The Tech Against Terrorism podcast takes a deep dive into terrorist and far-right abuse of the internet. Whether it’s radicalising people through posts on the decentralized web, or uploading manifestos and attack videos to social media, extremist activity online is on the rise. The Tech Against Terrorism team is committed to supporting the tech industry in their fight against terrorist exploitation of the internet, whilst respecting human rights. In this podcast they speak to various experts in the field to find out how these insidious messages are being spread – and what we’re doing to stop them.
Incels, online misogyny and gender-based terrorism
Incels are members of an online subculture who define themselves as unable to find a romantic or sexual partner despite desiring one and can be characterised by their hatred towards women. Over the last 10 years, attacks claimed by individuals propagating an incel ideology have claimed the lives of almost 50 people, with an average of 8 per attack. Whilst incel attacks often attract a great deal of attention, incels’ concentrate a majority of their activity online, in which they interact with other misogynistic communities in the so-called online “manosphere”. In this episode, we discuss the roots of the incel movement and the contradictions baked into misogynistic incel theories and manifestos. From how the self-deprecation found in incel forums masks the male supremacist ideology, to how ‘Chads’ (the name given to men perceived as genetically attractive) are to be both admired and attacked. We also explore how the conceptualisation of incels, whether as hate speech, violent extremism or even in some cases, as terrorism, affects tech companies online regulation as well as wider counter-terrorism policies.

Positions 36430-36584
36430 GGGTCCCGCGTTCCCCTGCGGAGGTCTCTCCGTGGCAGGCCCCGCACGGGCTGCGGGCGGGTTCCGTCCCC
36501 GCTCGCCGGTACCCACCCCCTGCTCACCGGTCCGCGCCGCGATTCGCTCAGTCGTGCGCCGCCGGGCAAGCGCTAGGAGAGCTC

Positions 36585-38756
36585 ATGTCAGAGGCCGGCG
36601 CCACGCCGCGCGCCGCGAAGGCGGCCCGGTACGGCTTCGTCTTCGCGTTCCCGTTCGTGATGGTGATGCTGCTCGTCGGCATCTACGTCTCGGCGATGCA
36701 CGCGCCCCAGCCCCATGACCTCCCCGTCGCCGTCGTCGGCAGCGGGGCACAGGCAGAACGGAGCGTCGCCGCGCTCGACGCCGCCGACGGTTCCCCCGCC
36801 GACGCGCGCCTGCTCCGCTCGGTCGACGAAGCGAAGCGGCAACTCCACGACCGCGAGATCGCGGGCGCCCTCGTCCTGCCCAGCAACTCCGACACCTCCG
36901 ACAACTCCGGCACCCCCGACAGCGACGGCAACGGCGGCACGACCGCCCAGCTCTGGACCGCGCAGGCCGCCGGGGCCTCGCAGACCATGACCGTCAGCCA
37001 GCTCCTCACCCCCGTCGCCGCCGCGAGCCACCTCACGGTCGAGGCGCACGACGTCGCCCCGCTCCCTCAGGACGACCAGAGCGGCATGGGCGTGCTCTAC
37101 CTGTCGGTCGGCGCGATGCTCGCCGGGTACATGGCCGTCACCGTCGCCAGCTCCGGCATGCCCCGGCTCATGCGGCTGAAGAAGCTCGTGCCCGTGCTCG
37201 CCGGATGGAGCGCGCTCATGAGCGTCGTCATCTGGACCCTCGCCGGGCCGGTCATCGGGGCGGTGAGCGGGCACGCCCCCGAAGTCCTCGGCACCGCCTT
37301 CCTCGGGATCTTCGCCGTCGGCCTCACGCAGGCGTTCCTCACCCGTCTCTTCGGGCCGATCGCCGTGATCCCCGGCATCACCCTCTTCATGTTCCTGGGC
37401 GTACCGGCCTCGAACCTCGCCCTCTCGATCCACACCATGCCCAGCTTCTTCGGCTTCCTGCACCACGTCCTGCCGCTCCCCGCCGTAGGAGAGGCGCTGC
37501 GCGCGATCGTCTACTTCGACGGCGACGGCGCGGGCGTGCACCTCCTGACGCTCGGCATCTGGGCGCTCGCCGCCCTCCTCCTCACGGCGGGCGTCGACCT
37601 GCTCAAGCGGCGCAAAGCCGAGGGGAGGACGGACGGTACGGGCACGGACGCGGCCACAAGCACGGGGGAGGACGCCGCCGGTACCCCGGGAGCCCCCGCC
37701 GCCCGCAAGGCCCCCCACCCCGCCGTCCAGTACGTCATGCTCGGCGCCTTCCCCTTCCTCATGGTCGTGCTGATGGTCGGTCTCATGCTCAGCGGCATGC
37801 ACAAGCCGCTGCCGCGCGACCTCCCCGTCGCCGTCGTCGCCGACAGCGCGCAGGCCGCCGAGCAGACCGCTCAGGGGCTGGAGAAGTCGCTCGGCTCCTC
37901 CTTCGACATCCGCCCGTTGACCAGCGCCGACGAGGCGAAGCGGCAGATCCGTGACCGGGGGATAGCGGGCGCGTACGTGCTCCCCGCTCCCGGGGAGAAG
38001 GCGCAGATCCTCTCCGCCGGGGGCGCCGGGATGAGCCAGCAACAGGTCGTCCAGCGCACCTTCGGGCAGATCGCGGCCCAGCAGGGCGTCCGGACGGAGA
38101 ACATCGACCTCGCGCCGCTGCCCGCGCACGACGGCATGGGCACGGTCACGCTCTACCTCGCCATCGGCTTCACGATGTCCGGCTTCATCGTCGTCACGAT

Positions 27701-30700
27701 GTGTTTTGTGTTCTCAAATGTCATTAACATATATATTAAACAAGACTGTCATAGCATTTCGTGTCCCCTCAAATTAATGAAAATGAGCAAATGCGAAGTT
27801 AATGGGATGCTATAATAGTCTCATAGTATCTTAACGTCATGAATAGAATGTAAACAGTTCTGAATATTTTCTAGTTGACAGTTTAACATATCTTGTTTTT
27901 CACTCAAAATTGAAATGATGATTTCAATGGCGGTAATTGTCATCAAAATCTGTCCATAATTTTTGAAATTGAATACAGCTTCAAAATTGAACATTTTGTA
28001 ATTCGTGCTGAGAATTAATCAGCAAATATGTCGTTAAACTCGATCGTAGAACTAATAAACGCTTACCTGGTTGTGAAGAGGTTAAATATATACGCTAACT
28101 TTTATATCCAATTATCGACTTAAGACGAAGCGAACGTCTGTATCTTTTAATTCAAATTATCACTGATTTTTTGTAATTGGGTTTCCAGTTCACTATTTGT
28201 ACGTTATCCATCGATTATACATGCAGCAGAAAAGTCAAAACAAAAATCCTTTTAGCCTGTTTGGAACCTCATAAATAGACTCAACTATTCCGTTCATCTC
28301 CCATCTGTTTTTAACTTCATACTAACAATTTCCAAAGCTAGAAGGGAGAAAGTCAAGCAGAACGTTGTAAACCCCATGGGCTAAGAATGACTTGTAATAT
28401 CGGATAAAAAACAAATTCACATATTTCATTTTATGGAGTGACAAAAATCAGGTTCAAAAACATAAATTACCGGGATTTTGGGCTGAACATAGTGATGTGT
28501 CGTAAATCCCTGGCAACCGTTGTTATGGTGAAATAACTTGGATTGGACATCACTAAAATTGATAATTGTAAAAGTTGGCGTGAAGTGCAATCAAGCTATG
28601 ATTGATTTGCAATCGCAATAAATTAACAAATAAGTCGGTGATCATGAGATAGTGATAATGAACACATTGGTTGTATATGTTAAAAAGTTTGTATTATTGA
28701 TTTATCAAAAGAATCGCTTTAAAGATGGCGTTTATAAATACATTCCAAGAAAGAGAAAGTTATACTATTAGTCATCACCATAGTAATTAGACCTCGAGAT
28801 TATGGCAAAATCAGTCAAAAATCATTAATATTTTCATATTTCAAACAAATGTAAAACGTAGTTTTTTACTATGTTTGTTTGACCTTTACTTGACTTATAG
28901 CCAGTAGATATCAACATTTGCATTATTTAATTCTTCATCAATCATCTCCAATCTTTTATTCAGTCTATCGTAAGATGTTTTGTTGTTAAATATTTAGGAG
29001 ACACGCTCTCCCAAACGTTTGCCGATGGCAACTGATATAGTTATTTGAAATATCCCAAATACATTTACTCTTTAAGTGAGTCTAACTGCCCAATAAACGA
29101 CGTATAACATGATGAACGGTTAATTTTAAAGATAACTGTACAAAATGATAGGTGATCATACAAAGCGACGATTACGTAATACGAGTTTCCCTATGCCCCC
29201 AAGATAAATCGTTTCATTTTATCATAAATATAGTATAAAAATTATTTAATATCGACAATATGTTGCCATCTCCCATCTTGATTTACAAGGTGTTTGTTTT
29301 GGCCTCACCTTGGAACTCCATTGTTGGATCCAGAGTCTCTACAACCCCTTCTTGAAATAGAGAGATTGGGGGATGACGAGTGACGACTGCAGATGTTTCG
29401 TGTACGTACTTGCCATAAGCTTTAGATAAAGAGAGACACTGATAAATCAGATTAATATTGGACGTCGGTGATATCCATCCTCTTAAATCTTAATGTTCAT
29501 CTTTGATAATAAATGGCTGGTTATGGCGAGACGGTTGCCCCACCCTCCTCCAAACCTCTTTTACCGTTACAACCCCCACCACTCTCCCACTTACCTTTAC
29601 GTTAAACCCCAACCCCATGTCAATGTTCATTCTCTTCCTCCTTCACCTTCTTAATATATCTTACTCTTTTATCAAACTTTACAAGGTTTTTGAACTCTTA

Anne Craanen and Jacob Berntsson discuss the nuances of misogynist incel ideology. They are joined by two of the most forefront voices in this space: Dr. Debbie Ging, an associate professor in the School of Communications at Dublin City University, where her research is focussed on digital hate, online anti-feminist men’s rights organisations and the incel phenomenon; and Alex DiBranco, the co-founder and executive director of the Institute for Research on Male Supremacism whose research is focussed on the development of right-wing and contemporary misogynist movements. Together, they consider what measures technology companies can take to deal with incel groups - such as partnering with entities that have expertise in countering these forms of extremism. They argue how incels and wider misogyny are a problem both offline and online, and how countering these issues requires collective action from both spheres. They also highlight the importance of the educational level, particularly through encouraging progressive sex education as well as lessons in media literacy and digital ethics. Finally, both agree that some forms of incel violence should be seen as gender-based terrorism.